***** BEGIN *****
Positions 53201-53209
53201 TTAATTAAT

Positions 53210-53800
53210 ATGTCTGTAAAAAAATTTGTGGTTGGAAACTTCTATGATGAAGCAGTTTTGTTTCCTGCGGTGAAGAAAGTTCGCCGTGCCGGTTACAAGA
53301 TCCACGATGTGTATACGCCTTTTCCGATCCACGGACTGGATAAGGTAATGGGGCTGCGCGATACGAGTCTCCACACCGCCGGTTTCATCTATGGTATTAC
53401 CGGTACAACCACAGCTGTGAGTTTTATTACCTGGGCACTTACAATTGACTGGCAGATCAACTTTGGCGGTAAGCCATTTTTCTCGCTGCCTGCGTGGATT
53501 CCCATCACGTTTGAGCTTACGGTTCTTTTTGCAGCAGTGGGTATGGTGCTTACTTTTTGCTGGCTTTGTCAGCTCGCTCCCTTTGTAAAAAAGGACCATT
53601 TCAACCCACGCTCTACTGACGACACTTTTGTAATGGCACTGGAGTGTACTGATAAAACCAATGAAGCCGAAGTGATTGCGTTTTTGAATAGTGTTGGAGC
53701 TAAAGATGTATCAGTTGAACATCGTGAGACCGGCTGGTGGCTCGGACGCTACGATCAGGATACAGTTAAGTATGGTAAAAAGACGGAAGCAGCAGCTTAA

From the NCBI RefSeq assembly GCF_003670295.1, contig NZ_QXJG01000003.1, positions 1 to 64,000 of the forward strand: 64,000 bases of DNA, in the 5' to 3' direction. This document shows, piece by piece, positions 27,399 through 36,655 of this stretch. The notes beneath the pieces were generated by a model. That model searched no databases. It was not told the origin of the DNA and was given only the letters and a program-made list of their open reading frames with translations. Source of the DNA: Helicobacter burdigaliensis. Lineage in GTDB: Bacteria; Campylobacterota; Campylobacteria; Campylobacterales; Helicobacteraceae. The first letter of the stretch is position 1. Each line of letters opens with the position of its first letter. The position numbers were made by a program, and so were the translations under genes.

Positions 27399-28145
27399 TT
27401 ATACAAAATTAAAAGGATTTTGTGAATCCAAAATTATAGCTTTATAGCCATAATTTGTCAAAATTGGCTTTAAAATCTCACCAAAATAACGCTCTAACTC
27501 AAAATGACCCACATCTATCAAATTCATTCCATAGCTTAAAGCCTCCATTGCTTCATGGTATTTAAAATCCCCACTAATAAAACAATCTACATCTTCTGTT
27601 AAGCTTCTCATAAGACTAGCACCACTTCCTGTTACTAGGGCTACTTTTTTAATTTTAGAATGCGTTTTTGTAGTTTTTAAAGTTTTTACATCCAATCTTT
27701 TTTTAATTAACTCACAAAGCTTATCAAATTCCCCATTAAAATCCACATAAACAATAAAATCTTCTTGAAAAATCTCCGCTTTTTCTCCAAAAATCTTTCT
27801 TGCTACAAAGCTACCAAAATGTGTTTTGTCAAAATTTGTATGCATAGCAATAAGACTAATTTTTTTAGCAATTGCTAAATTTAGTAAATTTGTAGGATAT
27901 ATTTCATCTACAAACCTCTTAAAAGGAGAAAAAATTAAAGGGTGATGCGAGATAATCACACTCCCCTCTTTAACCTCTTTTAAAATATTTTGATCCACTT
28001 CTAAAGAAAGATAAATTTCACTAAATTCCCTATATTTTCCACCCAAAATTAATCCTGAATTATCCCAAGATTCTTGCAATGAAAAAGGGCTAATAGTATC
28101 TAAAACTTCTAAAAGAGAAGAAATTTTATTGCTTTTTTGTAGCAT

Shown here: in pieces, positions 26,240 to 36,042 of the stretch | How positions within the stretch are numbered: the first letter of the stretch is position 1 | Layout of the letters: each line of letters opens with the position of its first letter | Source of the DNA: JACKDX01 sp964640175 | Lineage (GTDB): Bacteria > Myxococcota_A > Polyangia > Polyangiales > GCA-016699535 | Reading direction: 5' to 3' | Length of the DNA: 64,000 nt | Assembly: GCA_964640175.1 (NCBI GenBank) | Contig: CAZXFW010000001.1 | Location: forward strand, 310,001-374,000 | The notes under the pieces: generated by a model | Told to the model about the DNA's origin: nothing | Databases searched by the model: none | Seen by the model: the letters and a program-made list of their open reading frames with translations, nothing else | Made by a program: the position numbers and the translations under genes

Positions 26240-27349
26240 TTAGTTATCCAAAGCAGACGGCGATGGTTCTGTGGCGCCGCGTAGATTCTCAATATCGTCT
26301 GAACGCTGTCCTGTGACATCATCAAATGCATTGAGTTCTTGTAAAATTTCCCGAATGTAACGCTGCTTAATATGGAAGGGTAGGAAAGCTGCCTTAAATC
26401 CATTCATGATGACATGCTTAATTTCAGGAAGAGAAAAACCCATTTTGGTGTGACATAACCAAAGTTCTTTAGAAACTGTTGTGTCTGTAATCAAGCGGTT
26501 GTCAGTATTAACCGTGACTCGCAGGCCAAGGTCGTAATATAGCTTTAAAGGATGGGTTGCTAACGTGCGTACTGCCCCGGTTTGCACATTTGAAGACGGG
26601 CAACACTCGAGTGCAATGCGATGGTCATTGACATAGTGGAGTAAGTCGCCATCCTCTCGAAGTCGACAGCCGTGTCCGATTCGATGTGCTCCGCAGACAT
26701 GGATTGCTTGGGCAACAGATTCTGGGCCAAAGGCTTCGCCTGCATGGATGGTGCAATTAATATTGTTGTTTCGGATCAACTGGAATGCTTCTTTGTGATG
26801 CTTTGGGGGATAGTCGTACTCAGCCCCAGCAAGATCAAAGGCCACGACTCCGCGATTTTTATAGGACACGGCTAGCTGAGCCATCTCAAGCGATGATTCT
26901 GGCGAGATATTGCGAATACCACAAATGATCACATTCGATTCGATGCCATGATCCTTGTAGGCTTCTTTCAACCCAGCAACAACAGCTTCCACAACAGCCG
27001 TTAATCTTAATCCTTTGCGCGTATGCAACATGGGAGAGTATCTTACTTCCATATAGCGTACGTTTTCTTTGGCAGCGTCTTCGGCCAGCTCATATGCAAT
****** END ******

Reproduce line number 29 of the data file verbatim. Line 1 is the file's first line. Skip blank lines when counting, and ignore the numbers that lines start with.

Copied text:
26801 CTTTGGGGGATAGTCGTACTCAGCCCCAGCAAGATCAAAGGCCACGACTCCGCGATTTTTATAGGACACGGCTAGCTGAGCCATCTCAAGCGATGATTCT